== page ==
Sensors for drones are increasingly being used for surveying, mapping, and inspections, especially in the mining, construction, energy, environmental management, agriculture, infrastructure, and waste management industries. Drone multifunctionality continues to improve as sensor advances allow for a wider range of applications. Platforms can be interconnected through cloud-based programs and, when combined with powerful post-processing software, enables a complete drone-data solution.
Commercial UAV News covered five of the most popular sensors used by drone professionals today. Although selecting the right sensor for your specific opereation comes down to a number of important factors, these platforms are often used by drone professionals today and are helping to define what these technologies can do in the space.
Photogrammetry: Phase One
Enterprise inspections today can be limited to periodic inspections of selected assets in a small geographic area, but they do not always need to be so restricted. Scaling inspections from tens of assets to thousands of assets requires a platform-agnostic, end-to-end, streamlined workflow. This way, drone operators can conduct inspections across a large region, reducing the cost and increasing the coverage.
To assist in these operations, the Phase One P3 Payload collects information across as large a field of view as possible, while still maintaining enough resolution to easily interpret target features. Containing a BSI sensor with the highest dynamic range, a rangefinder with smart focus, and a broad array of lenses including 35mm, 80mm, and 150mm, the P3 can be configured to satisfy the flight plans for inspection activities. The P3 Payload leverages all three major UAV ecosystems—DJI, Auterion, and MAVLink—so operators can integrate real-time, best-in-class inspection data into their existing applications and workflows.
LiDAR is a remote sensing technology that relies on laser pulses to collect detailed measurements for maps and surveys; it is especially valuable for micro-topography because it can penetrate through vegetation and forest cover. Applications abound, including agriculture, forest planning, building and urban management, construction, mining, and environmental assessments.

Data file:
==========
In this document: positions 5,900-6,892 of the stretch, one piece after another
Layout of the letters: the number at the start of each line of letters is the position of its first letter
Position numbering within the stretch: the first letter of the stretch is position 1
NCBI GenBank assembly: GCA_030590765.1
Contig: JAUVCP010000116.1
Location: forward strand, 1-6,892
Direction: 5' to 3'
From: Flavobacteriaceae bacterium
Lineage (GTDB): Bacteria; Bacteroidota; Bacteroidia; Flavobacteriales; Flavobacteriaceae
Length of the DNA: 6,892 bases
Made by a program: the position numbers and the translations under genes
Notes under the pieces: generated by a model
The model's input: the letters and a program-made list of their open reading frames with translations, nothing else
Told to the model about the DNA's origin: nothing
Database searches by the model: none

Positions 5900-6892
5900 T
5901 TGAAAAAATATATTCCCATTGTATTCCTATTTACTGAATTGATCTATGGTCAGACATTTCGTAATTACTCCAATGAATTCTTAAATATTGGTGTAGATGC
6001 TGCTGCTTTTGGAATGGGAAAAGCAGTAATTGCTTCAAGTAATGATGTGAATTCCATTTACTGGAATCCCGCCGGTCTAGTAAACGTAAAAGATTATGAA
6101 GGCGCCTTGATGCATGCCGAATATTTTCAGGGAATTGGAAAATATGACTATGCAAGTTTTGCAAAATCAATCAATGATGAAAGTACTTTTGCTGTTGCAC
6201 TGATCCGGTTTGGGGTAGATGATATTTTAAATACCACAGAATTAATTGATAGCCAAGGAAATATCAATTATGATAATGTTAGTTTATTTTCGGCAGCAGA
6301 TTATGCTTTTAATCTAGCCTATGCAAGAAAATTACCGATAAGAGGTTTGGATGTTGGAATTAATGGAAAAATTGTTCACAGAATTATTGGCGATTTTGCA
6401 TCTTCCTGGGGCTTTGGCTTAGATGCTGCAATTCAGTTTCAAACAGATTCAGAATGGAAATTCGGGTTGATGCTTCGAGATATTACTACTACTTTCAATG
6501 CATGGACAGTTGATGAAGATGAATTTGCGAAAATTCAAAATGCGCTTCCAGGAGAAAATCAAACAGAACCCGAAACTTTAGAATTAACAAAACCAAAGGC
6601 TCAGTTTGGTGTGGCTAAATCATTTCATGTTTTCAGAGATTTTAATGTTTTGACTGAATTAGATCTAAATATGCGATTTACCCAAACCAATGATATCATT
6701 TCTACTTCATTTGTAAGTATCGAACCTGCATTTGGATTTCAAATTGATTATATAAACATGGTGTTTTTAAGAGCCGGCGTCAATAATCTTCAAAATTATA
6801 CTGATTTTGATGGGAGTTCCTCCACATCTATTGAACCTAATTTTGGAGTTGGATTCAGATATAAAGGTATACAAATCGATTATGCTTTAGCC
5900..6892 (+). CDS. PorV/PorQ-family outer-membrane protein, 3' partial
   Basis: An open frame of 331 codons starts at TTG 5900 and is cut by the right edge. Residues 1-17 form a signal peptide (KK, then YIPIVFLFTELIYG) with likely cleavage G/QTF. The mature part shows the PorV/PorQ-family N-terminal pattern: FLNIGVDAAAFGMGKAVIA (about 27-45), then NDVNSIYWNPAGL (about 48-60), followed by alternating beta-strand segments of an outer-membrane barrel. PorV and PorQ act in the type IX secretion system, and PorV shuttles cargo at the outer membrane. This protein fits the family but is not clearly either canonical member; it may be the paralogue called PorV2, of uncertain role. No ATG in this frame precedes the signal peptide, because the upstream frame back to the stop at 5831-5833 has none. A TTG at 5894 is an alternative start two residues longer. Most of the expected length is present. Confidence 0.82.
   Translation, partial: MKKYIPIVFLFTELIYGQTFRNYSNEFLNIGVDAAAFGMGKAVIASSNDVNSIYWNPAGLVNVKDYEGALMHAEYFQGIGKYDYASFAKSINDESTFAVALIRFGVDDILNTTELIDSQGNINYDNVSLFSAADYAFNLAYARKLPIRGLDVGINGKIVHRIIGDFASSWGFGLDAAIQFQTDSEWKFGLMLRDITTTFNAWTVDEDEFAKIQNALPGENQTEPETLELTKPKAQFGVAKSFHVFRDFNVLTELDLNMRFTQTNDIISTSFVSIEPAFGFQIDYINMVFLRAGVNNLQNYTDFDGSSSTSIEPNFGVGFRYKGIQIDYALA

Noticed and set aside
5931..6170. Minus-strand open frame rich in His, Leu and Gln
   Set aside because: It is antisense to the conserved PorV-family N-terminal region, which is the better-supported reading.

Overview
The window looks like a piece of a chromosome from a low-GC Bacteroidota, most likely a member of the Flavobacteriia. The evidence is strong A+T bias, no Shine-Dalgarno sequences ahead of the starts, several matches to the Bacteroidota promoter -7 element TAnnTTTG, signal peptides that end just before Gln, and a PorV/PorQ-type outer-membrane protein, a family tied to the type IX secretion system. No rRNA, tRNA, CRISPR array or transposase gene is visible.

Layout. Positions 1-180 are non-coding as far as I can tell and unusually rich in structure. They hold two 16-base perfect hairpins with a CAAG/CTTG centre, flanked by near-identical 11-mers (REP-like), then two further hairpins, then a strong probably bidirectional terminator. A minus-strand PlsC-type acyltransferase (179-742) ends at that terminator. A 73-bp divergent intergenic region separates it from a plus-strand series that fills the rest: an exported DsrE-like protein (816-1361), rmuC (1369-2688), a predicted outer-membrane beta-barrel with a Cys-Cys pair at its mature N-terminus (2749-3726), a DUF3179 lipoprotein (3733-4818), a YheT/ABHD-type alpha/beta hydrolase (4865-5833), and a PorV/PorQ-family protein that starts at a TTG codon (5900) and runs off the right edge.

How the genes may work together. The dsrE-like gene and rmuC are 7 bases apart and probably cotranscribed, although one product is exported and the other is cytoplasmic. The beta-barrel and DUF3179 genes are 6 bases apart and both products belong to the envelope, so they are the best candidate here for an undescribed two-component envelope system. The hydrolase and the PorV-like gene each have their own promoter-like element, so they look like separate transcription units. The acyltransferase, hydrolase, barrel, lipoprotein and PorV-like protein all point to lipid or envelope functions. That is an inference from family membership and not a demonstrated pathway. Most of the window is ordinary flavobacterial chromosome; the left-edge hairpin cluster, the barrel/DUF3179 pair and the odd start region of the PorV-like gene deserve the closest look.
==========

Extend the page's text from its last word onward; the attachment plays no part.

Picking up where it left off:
RIEGL makes a full fleet of LiDAR sensors. The miniVUX-series and VUX-series of scanners provide high performance and engineering-grade accuracy for mapping. They specialize in providing higher laser pulse repetition rates, which increase performance, thereby improving efficiency, accuracy, and usability.
For the UAV-based Lidar market, RIEGL recently introduced the miniVUX-1LR. This miniaturized, extremely lightweight, and compact online waveform processing Lidar sensor enables operating flight altitudes up to 820 ft and measuring ranges of up to 500 m/1640 ft. A full 360° field of view, a laser pulse repetition rate of 100 kHz, and the optional integration of up to two cameras are additional features that increase efficiency in the field. These capabilities are especially valuable for operating at higher altitudes or when longer-range measurements are needed.
Although RIEGL’s LiDAR sensors are among some of the most trusted Lidar sensors for surveying and mapping, determining what best suits your project is the ultimate goal when selecting the right Lidar platform. Depending on your project specifications, accuracy needs, budget, and software preferences for data processing and workflows, there are a number of Lidar companies who have established themselves in this space as well and are worth checking out including (but not limited to):
Thermal Imaging: FLIR